In the second term the Dees stepped up and ambushed the head wobbling Dockers to turn a two goal deficit into a 9 point lead at the half. There had to be warning signs and flashing lights going off everywhere inside the Freo change rooms .

What the hell is happening! The Dees had gone off script, they were supposed to be sluggish, stand-offish even disinterested. They’d won just three games for the season and we’d beaten them by the best part of ten goals with a leg in the air earlier in the year.

The problem with getting ahead of yourself is first realising it and second, reining it back in. The other issue compounding that problem is that it’s exceptionally dangerous to become mentally flippant when there is a Wiz on the opposing team! Unless he is your teammate, the last thing you want whether you’re switched on or not is an ignited Wiz!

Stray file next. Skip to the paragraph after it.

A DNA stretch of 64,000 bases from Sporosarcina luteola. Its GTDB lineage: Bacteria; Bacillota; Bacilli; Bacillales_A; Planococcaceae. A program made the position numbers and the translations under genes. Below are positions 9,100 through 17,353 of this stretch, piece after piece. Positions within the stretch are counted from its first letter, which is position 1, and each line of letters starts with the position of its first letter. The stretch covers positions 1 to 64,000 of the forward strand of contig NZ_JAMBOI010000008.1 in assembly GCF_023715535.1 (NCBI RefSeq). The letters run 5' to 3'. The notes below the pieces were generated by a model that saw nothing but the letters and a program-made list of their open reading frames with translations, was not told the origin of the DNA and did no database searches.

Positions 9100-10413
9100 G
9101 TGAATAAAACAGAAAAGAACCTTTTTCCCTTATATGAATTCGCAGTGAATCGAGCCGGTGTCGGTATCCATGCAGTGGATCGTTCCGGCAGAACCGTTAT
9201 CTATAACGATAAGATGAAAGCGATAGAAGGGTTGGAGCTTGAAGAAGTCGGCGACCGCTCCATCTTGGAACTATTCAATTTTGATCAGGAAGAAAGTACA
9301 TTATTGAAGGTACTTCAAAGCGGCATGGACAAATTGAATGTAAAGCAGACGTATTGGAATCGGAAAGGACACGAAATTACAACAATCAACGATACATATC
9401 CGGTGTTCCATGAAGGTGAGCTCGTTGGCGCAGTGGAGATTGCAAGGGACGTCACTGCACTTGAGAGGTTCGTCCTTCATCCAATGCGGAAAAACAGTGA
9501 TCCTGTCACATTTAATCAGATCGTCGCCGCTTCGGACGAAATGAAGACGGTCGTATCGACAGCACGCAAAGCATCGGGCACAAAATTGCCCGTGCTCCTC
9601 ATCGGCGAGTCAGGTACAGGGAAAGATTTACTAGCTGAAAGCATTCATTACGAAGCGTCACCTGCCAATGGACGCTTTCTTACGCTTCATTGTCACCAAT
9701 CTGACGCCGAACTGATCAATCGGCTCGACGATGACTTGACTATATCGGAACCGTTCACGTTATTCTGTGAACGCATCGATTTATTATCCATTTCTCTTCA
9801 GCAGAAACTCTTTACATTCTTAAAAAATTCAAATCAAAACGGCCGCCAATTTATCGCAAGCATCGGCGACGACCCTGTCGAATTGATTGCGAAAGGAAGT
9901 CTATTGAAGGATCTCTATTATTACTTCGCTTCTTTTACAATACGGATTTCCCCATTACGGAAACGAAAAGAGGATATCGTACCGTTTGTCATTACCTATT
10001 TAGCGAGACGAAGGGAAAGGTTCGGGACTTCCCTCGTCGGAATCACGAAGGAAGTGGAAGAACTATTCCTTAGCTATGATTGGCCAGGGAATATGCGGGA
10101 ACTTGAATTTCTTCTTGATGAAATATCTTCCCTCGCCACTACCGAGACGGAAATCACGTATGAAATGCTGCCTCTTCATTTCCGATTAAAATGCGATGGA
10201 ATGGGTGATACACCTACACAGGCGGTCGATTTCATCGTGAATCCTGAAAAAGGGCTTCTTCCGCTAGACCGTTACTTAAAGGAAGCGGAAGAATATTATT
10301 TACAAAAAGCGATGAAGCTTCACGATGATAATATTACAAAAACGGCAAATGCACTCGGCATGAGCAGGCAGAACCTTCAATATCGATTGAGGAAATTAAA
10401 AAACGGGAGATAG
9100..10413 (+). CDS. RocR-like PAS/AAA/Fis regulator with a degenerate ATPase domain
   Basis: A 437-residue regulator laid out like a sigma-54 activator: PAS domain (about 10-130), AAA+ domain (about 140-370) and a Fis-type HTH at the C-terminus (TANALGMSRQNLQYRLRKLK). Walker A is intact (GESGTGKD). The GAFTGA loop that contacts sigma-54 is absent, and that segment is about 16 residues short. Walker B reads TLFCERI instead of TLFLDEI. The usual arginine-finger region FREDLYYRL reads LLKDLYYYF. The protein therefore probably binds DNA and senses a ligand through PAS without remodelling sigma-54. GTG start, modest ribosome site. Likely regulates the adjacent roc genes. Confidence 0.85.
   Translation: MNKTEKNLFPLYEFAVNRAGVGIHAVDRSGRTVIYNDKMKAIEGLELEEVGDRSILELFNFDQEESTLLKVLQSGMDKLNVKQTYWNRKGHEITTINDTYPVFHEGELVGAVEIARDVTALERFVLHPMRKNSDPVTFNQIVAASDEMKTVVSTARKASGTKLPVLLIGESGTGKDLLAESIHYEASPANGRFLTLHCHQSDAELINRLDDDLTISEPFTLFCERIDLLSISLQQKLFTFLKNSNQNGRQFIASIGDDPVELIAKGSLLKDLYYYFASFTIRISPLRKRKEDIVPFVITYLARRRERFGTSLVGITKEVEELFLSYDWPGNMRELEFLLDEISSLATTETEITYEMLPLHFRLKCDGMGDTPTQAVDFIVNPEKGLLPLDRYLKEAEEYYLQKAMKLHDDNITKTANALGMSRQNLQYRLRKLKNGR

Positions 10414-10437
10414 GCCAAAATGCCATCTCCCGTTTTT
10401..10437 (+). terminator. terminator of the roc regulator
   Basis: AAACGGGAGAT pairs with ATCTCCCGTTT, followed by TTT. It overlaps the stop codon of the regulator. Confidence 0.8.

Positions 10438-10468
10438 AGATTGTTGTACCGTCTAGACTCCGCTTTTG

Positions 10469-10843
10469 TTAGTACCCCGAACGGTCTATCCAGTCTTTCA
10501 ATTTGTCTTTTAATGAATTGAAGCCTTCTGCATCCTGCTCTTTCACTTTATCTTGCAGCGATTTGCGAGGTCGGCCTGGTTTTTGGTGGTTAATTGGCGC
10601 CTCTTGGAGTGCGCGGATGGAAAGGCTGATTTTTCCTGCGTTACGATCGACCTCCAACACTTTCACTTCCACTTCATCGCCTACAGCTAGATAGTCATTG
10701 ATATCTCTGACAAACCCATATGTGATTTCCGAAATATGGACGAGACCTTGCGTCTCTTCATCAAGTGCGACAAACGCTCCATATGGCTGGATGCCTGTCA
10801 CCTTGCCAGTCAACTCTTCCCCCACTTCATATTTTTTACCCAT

That is exactly what occurred. A six sausage roll display from Jeffery “the Wizard” Farmer left us Harry Potter’ed! The nine point margin at half time ballooned into that very six goal blow out at three quarter time.

Jeffery Farmer, the superstar forward, was single-handedly tearing apart the team he would soon join. Meanwhile another Jeff, our ruckman, Jeff White, was winning a game for the cellar dwelling team he would, in the following years, come to lead! Combine all that with the fact the wooden spoon guardians were destroying the finals bound Dockers and I’m not sure there has ever been a more ironic premiership quarter in AFL history!

The spark returned as we headed into the final quarter as the desperate Dockers threw caution to the wind. Unfortunately we were kicking into a howling breeze and the wind threw caution straight back in our faces! The fight returned for the final twenty minutes but it was one of those very familiar cases of too little too late. We kicked five goals in the final term but the Dees added six.